- - Sunday, November 6, 2016

George Washington was first in war, first in peace and first in the hearts of his countrymen, a soldier remembered as uniquely inspiring to the men who went through hell with him at Valley Forge. Washington is not particularly remembered as a political scientist, but early on he recognized what may yet be the fatal flaw in the American political system.

He recognized the blind partisanship born of the party system, and we see it writ large in the presidential election campaign coming to a merciful end on Tuesday. He foresaw with remarkable clarity and prescience how organized factions could come together to obstruct the execution of the laws enacted by Congress, and how this would effectively override the Constitutional separation of powers of the executive, congressional and judicial branches of the government.

He must have had a prophetic dream about the coming of someone named Hillary Clinton, when, late in life, he wrote that “however [political parties] may now and then answer popular ends, they are likely in the course of time and things to become potent engines, by which cunning, ambitious and unprincipled men will be enabled to subvert the power of the people and to usurp for themselves the reins of government, destroying afterwards the very engines which have lifted them to unjust dominion.”

We rarely elect presidents now who can write with such insight, precision and eloquence about what we are capable of doing, and have done, to ourselves. Washington, like others of the founding fathers, spoke with an abhorrence of mincing words. Mincing was not thought manly.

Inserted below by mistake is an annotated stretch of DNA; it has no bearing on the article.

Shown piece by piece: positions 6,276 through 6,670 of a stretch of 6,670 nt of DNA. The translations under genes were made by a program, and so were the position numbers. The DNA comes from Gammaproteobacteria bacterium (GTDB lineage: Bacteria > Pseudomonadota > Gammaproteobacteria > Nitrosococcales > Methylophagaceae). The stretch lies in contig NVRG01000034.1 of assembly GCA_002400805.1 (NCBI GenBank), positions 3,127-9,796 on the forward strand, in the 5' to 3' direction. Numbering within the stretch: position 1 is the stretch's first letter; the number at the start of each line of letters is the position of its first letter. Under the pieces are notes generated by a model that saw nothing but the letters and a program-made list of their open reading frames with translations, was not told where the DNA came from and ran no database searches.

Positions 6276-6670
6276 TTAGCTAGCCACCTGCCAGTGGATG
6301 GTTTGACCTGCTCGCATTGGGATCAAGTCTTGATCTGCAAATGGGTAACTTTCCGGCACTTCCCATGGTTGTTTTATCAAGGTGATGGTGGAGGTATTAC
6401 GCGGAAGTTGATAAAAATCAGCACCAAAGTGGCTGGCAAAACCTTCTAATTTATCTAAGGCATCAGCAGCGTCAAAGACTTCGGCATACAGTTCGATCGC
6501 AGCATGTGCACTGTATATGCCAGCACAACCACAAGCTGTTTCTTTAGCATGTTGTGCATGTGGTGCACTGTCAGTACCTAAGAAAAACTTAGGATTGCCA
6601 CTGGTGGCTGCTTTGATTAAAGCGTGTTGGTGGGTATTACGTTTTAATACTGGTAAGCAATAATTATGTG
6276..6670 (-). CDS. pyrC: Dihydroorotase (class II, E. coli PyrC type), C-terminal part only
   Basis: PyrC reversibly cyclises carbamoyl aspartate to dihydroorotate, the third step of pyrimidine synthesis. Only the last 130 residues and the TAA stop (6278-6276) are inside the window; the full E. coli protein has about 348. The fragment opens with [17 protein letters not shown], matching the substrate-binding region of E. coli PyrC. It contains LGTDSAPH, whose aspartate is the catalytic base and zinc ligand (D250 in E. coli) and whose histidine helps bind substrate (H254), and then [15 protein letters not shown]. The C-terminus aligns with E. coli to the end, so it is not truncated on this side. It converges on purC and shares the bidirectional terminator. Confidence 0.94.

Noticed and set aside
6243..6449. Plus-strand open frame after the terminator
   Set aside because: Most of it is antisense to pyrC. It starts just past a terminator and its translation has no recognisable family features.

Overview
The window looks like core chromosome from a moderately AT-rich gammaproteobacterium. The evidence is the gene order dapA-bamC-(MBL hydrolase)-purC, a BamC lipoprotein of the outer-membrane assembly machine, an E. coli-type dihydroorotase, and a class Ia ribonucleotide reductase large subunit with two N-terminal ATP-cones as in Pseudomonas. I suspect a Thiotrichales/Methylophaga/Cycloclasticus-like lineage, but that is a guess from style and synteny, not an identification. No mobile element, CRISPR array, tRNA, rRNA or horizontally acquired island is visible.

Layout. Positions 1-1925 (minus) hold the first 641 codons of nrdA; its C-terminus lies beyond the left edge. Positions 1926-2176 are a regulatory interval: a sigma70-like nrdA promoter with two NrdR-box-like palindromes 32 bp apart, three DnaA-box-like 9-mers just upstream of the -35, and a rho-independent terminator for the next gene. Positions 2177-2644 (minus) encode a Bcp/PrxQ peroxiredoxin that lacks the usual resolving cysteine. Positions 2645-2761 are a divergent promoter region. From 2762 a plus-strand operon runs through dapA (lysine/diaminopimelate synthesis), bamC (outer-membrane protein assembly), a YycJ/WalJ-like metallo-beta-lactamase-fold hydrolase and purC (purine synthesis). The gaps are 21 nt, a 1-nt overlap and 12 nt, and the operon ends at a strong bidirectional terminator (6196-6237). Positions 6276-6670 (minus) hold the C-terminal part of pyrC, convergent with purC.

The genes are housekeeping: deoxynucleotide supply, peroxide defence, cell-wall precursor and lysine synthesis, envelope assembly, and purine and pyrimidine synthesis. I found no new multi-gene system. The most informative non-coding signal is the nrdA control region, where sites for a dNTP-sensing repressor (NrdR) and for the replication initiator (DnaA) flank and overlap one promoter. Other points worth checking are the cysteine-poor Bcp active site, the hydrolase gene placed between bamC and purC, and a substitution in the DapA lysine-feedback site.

Washington understood, as many Americans do not, that political parties are organized as if to promote graft, greed and corruption, leading inexorably to putting party above country. How else to explain the Clintons? Even an abridged catalog of Hillary’s high crimes and misdemeanors would lead reasonable Democrats to see them as they are, petty thieves grown fat and sassy with corruption of the public trust. But voters with excessive loyalty to party granted both of them access to the means of exploiting the White House.

Hillary Clinton’s record as secretary of State is more than enough to send her to prison, but the public, seduced by the rewards of partisan politics, is unable to see what George Washington said would happen to an unwary electorate. Hillary used her position at the State Department to sell favors, influence and even the nation’s resources and security secrets in a brazen pay-to-play scheme to enrich the Clinton family. Anyone who can read or watch a talking head on television knows by now the particulars, but millions have bought the notion that “what difference, at this point, does it make?”

Hillary showed her character long ago, from stealing furniture and furnishings on her way out of the White House to trading access to defense secrets and even the nation’s uranium reserves in return for millions of dollars in contributions to the Clinton Foundation. Bubba mostly left the heavy lifting to Hillary and concentrated on satisfying cheap lusts with the White House help.

George Washington, like a modern prophet, was concerned with the damage that loyalty to party above country would inflict in a time far beyond his own. The alternate domination of one political party over another, he said, would enable one party enjoying temporary control of the government to use that power to exact revenge on the other at the expense of the country.

This tendency toward atrocities directed at the party out of power, he said, “is itself a frightful despotism. But it leads at length to a more formal and permanent despotism.”

Americans must take Washington with them Tuesday to their voting places.

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